By Heather Bryce
When do one and one equal more than two? This is not a trick question. There is a synergy created when pairing wine and food. To drag out an old maxim from math class (or was it science?): the sum is equal to more than its parts. Food is great, and wine even better. But when combined in knowing and inspired ways together they ascend to ethereal heights. Think of foie gras and sauternes or beef and cabernet. As my dining (and drinking) partner keeps exclaiming on a recent North Fork food and wine pairing adventure: “It’s all about the combo!”
Join us as we eat and drink at a pair of fine dining establishments on Long Island’s North Fork.
Jedediah Hawkins Inn
Our expert of the evening is general manager Colin Keillor who earned his cred as a sommelier by toiling at various wineries and restaurants after leaving a career as a trial lawyer. We leave the ordering to him and await his choices in the softly lit dining room with its generous Victorian proportions and splendid moldings.
A 2013 Riesling from Jamesport Vineyards arrives. Keillor explains that the sweet notes of this delicate wine will complement the baby arugula salad with its luscious layer of prosciutto, slivers of red onion, Gorgonzola and two types of fig (tiger and black mission). My companion, an avowed red wine imbiber, declares it “too sweet” until she drinks it with the salad. She then labels it “perfect.” Amen.
The pear and cheese tortellini with its asparagus and parmesan cream, proclaimed “amazing” by my friend, is elevated even further by the 2014 Dos Aguas Table White from Macari Vineyards with its complex blend of chardonnay, riesling, sauvignon blanc and viognier grapes.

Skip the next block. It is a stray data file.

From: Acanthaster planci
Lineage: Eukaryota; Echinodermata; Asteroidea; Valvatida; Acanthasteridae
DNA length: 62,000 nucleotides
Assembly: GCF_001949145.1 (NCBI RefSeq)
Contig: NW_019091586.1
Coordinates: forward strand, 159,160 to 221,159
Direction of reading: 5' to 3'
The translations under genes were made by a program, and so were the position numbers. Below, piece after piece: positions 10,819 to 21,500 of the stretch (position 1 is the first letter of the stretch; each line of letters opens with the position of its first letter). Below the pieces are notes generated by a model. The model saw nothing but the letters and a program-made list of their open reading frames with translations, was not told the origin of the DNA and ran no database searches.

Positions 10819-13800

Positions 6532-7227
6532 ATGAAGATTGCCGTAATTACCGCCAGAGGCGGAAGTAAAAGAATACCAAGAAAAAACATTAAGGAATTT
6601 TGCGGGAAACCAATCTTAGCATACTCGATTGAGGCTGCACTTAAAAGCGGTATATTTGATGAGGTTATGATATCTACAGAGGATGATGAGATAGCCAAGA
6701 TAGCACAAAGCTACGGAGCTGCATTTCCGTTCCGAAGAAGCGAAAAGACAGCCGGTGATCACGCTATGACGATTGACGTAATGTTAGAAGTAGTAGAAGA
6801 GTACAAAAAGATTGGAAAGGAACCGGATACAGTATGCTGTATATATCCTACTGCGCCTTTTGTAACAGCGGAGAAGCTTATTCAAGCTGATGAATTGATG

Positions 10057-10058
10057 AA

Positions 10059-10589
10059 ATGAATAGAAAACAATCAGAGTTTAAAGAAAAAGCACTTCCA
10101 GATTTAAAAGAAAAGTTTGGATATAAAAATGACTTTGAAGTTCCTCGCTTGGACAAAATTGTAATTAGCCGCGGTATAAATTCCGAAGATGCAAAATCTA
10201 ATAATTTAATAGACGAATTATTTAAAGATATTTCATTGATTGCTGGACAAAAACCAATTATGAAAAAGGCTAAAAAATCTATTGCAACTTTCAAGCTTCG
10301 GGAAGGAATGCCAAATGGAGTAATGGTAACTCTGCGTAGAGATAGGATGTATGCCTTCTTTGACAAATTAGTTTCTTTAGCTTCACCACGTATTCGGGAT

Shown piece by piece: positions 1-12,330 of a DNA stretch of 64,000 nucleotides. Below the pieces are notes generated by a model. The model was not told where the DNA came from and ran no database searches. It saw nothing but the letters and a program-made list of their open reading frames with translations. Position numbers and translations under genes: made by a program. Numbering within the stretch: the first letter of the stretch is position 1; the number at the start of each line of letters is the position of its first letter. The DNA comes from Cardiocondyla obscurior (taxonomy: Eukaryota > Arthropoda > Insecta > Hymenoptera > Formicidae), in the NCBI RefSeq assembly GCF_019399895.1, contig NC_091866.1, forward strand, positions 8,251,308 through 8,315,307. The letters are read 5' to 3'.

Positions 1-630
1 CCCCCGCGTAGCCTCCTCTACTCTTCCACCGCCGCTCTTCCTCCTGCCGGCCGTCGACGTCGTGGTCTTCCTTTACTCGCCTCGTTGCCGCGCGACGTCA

A 2013 Viognier from Bedell Cellars is magic with the caramelized sea scallops on a tasty tide of carrot puree. Viognier grapes grow well here, according to our host, the ocean breezes and early morning dews moistening them on the vine. “This is soooo good,” my erstwhile red wine lover keeps repeating.
We dig into a beautifully executed duck breast with wild rice, black currants and a sour cherry sauce. To the delight of my pal a red wine arrives: a 2007 Sidor Reserve from Jamesport Vineyards. The full-bodied blend (syrah, cabernet, merlot, cabernet franc, petit Bordeaux) is a stand-in for the pinot noir that Keillor would have recommended, if only that grape thrived on the North Fork. The “notes of fig and maraschino cherry cut through the gaminess of the duck,” as he promised.
Chef Kasia Dabrowska delivers the dessert herself. She waxes eloquent on the bounty of fare available locally: the produce from Seps Farm in East Marion, the ducks from Crescent Farm in Aquebogue (the last remaining duck farm on Long Island), and the ice cream we are about to
We love that we can order either three or six-ounce measures of wine. The smaller portions give us just enough to swirl around in our mouths and to taste each course, allowing us to sample more varieties. We start with a trio of “Tastes,” tiny starters, all of which are considered signature dishes: earthy House Marinated Olives, tasty Beer & Bacon Glazed Almonds and Crab Stuffed Deviled Eggs – surprisingly bright due to a generous dose of citrus. My companion, who considers herself a deviled egg aficionado, deems this version “one of the best I’ve ever tasted.” Chef-owner Noah Schwartz pulls the recipe out of his toque whenever he has a large event to cater. “It’s a real crowd pleaser,” says the native Long Islander. All nibbles go down nicely with a mineral-rich 2015 Sauvignon Blanc from Castello di Borghese in Cutchogue.
A series of “Small Plates” arrive next. The spiciness of the Thai-influenced Crispy Calamari Salad, a winner, is grounded with the stone fruit notes of a 2015 Viognier from Greenport’s Kontokosta Winery. Our favorite dish was the scrumptious Crescent Farm Duck BBQ with a brilliant pomegranate molasses and chipotle adobe sauce melded with a comforting cheddar-flecked polenta – and elevated by the jammy flavors of a 2010 Meritage from Coffee Pot Cellars in Cutchogue. A 2013 Merlot from Bedell with hints of anise brought our decadent Filet Mignon Slider — on toasted brioche and lathered in a truffle-scented hollandaise — to new heights.
Alas, we couldn’t try everything at our Thursday evening outing, but next time we’re going to try a sampling of oysters sourced locally from Shelter Island to the Long Island Sound. Each cove delivers bivalves with differing flavor nuances according to Noah. We’re thinking of pairing the Peconic Gold oysters with the creamy oak and vanilla tinges characteristic of a 2014 Bedell Chardonnay.